The film has gone a bit under the radar, but Michael Cuesta's "Kill the Messenger" deserves your attention this weekend. Based on the true story of journalist Gary Webb (Jeremy Renner), the film chronicles how the San Jose Mercury News beat writer discovered that the CIA was knowingly funding drug smuggling into the United States during the 1980s. It's not an exaggeration to say breaking the story destroyed his life.
Somehow over the years the Hollywood Music in Media Awards have escaped me. The event's fifth annual slate of nominees were announced today, and it's a pretty standard assortment of names we've been considering at the forefront of this year's Best Original Score Oscar race, from Trent Reznor and Atticus Ross to Hans Zimmer to the ubiquitous Alexandre Desplat.
Welcome back to the ninth season of Tech Support here at In Contention. The crafts coverage banner has become somewhat of a staple here at this site, as we seek to shine light upon the below-the-line artists whose crafts make our movies immeasurably richer. And over the next 10 weeks we will analyze each of the Academy's craft Oscar races: Cinematography, Costume Design, Film Editing, Makeup & Hairstyling, Original Score, Original Song, Production Design, Sound Editing, Sound Mixing, and Visual Effects. The order will be mixed, to keep things fresh between audio and visual categories, and complement new releases and developments in the race as a whole.
Are we ready for the "Brazilian answer to 'Slumdog Millionaire?'"
Rio Film Festival audiences quickly granted "Trash," the latest from "The Hours" director Stephen Daldry, that label after the the film pleased crowds with comedy, child wonder, and "offshore" energy (as trades love to refer to it). Polling attendees after the film's applause-filled premiere, a Variety reporter found many locals agreed that, despite "Trash" not being a true Brazilian movie, "it is not non-Brazilian in the best sense." Many praised it for being more entertaining than most "favela" (or, Latin America slum) dramas.
There's comfort in watching Oscar winners shake off the respect and responsibility of prestige drama to cut loose in genre screamfests. A pressure builds around post-win Best Actors and Best Actresses, a tall order to find projects worthy of their new stature. As history tells us, following your "Monster's Ball" moment with "Catwoman" can be the beginning of the end. But dabbling in cinematic camp isn't the same as accidentally starring in a ill-fated disaster. Nicole Kidman is the queen of high/low-art balance, giving her ridiculous new thriller "Before I Go to Sleep" a kind of cred that isn't born from "Academy Award winner…."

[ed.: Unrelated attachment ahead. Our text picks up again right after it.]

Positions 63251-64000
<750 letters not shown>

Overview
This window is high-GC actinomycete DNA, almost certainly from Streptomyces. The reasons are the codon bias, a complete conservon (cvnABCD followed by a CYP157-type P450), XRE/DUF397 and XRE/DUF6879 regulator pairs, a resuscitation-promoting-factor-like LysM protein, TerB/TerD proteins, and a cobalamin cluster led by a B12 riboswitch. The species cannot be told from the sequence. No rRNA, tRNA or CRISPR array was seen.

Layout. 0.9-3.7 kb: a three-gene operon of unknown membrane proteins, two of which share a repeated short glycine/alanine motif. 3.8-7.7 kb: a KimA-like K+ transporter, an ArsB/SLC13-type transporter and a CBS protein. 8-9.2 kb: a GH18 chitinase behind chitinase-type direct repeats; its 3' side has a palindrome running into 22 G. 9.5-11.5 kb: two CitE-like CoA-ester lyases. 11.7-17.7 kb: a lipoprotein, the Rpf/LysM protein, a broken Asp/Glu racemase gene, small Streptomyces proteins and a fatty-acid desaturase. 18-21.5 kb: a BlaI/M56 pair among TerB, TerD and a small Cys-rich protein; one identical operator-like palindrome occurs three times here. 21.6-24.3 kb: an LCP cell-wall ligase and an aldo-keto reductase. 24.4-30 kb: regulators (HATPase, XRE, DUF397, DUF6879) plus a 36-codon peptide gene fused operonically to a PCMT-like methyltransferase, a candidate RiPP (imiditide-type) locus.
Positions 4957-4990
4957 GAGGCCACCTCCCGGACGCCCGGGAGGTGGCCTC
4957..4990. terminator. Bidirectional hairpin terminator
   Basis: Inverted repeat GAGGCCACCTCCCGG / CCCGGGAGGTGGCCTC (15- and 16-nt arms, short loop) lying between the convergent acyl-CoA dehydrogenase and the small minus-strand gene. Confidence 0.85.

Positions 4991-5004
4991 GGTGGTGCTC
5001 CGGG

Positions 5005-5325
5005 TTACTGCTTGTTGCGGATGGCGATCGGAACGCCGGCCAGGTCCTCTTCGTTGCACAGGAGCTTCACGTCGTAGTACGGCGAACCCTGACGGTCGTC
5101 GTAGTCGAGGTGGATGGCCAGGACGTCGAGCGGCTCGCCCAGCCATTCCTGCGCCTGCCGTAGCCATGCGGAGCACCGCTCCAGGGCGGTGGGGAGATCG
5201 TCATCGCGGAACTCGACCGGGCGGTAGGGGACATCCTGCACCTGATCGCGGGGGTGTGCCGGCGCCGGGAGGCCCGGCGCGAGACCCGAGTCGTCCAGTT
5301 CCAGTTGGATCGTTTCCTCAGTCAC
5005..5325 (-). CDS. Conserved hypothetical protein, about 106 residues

With "Gone Girl" in theaters, your ears are being treated to yet another untraditional feat of film music composition from Trent Reznor and Atticus Ross. It's their third collaboration with director David Fincher, and maybe their most intriguing. We talked to Reznor recently and hope to go even deeper on the work later in the season, but for now, let's consider the tradition his and Ross' contribution joins.
Filmmaker Mike Leigh has been wanting to make a biopic about English Romantic painter J.M.W. Turner for a long time now, and there was surely no other choice for cinematographer than his longtime collaborator Dick Pope. The two have excelled at a breed of tableau filmmaking that can feel at once antiquated and invigorating. There are single frames from "Another Year" and "Vera Drake," among others, that arrest me still. But for "Mr. Turner," it was absolutely essential.
It seems like we say it just about every year at this point, so let's say it again: the Best Actor category this season appears to be the most competitive race to date. Pity, then, that it's clearly one of the least racially diverse races we've seen yet, with minorities few and far between.
Why isn't Julia Louis-Dreyfus in more movies?
Yes, there are likely personal and professional reasons that keep one of the funniest ladies in Hollywood away from the big screen, but allow us to throw up our arms and demand more. Louis-Dreyfus has dominated television since the '80s (revisit her "Saturday Night Live" work and prepare to go bananas), "Seinfeld" making her a household name and providing a curse that only she could break. The success of "The New Adventures of Old Christine" and "Veep" rests entirely on Louis-Dreyfus shoulders. Maybe the weekly format provides a comfort, maybe Hollywood just isn't writing roles for funny women (that's not really a maybe, but let's not digress), but we're tired of the small screen having all the Julia Louis-Dreyfus fun. Her latest accolade only rubs it in.
NEW YORK — Trent Reznor might still be slightly uncomfortable with this whole movie composer thing. Even after earning an Academy Award and a Grammy Award with Atticus Ross for their "Social Network" and "Girl With The Dragon Tattoo" scores, respectively, it's clear this was not a career path he imagined transitioning into. The 49-year-old musician best known as the face of the industrial rock band Nine Inch Nails has David Fincher to thank for this unexpected bounty and now Reznor and Ross have re-teamed with the iconic director for his latest critically acclaimed thriller, "Gone Girl."